It depends on what you mean. Do you want actual tab characters in your file to appear 4 spaces wide, or by “tab” do you actually mean an indent, generated by pressing the tab key, which would result in the file literally containing (up to) 4 space characters for each “tab” you type?
Depending on your answer, one of the following sets of
settings should work for you:
For tab characters that appear 4-spaces-wide:
If you’re using actual tab character in your source code you probably also want these settings (these are actually the defaults, but you may want to set them defensively):
set softtabstop=0 noexpandtab
Finally, if you want an indent to correspond to a single tab, you should also use:
For indents that consist of 4 space characters but are entered with the tab key:
set tabstop=8 softtabstop=0 expandtab shiftwidth=4 smarttab
To make the above settings permanent add
these lines to your vimrc.
In case you need to make adjustments, or would simply like to understand what these options all mean, here’s a breakdown of what each option means:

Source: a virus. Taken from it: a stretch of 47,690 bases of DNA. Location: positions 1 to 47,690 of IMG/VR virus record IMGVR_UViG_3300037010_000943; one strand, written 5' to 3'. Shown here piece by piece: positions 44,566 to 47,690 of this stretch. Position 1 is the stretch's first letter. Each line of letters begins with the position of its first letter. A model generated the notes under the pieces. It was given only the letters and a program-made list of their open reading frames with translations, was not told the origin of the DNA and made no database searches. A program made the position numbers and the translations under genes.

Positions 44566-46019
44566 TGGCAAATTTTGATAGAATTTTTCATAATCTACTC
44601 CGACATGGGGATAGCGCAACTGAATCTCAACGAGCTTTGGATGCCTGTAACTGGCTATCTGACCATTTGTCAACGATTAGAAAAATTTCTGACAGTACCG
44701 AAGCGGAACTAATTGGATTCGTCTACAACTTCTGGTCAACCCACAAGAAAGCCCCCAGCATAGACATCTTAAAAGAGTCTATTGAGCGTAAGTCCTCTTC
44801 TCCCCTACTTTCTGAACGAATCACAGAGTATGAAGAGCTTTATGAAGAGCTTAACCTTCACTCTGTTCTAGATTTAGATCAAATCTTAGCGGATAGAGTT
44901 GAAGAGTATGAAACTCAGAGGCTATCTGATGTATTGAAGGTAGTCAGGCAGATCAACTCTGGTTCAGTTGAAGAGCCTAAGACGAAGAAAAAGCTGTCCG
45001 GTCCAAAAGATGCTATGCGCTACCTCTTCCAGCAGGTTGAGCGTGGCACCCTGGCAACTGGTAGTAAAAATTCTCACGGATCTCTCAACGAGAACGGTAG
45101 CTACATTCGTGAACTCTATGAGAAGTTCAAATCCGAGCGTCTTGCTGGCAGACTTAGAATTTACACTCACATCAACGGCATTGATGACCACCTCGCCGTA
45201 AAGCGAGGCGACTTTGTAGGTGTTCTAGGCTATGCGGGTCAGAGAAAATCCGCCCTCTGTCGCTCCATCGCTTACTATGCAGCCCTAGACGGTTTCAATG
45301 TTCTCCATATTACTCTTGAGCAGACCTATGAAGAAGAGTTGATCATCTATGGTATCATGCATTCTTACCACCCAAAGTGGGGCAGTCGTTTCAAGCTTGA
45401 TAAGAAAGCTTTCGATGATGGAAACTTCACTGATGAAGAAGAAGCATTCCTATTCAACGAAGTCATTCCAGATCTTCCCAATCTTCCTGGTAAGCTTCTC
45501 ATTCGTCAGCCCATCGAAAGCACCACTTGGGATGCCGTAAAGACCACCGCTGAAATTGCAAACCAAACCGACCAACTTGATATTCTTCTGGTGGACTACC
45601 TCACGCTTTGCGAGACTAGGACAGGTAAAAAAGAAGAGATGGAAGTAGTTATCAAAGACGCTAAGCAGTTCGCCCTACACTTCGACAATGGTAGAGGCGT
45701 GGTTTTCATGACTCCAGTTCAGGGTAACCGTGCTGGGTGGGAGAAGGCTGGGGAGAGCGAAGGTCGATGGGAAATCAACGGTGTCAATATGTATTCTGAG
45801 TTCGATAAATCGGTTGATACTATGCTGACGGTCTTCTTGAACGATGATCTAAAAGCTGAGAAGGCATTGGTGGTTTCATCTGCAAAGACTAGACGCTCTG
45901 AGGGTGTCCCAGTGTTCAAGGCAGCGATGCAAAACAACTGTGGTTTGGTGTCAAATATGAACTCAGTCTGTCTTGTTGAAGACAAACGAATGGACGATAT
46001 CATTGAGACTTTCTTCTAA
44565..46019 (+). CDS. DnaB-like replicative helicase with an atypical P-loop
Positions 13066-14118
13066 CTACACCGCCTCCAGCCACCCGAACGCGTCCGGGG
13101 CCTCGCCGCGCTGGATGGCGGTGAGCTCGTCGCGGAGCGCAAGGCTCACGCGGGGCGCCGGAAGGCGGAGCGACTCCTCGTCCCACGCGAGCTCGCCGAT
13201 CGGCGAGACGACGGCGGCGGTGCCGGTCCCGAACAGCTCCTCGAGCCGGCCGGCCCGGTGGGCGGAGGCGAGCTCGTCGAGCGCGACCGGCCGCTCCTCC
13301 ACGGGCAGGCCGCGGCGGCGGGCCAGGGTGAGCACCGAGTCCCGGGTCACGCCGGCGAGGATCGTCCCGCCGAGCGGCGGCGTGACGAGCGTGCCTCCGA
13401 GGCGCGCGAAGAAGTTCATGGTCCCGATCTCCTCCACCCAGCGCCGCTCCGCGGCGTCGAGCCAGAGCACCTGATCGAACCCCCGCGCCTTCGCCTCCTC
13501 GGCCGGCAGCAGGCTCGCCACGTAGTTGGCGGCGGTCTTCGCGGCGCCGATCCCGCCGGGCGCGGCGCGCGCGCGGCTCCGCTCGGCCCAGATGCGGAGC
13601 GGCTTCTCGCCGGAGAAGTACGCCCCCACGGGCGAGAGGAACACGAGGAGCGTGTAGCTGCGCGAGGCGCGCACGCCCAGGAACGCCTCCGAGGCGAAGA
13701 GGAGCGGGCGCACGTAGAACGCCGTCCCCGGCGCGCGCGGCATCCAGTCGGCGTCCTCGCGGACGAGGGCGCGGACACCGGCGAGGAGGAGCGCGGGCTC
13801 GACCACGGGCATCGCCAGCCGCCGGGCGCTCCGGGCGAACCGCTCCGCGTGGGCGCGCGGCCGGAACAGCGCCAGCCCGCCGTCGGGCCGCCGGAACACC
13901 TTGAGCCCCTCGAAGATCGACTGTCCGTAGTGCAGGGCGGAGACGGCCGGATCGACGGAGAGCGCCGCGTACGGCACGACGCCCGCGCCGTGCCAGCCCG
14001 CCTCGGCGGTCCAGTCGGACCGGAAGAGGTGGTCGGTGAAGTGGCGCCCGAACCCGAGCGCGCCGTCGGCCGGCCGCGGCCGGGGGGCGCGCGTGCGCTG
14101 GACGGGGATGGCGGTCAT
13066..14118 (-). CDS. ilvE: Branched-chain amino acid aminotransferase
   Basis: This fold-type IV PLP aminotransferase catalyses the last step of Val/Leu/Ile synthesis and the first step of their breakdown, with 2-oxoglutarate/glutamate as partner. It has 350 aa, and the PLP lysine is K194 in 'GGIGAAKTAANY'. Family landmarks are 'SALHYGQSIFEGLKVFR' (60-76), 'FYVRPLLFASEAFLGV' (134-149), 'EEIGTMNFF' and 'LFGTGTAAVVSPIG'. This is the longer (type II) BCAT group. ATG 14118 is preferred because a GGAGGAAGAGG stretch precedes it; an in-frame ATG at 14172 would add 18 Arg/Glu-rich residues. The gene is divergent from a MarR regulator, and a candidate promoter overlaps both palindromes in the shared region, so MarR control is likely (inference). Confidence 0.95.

The width of a hard tabstop measured in “spaces” — effectively the (maximum) width of an actual tab character.
The size of an “indent”. It’s also measured in spaces, so if your code base indents with tab characters then you want
shiftwidthto equal the number of tab characters times
tabstop. This is also used by things like the
Setting this to a non-zero value other than
tabstopwill make the tab key (in insert mode)
insert a combination of spaces (and possibly tabs) to simulate tab stops at this width.
Enabling this will make the tab key (in insert mode) insert spaces instead of
tab characters. This also affects the behavior of the
Enabling this will make the tab key (in insert mode) insert spaces or tabs to
go to the next indent
of the next tabstop when the cursor is at the beginning of a line (i.e. the
only preceding characters are whitespace).
For more details on any of these see
:help 'optionname' in vim (e.g.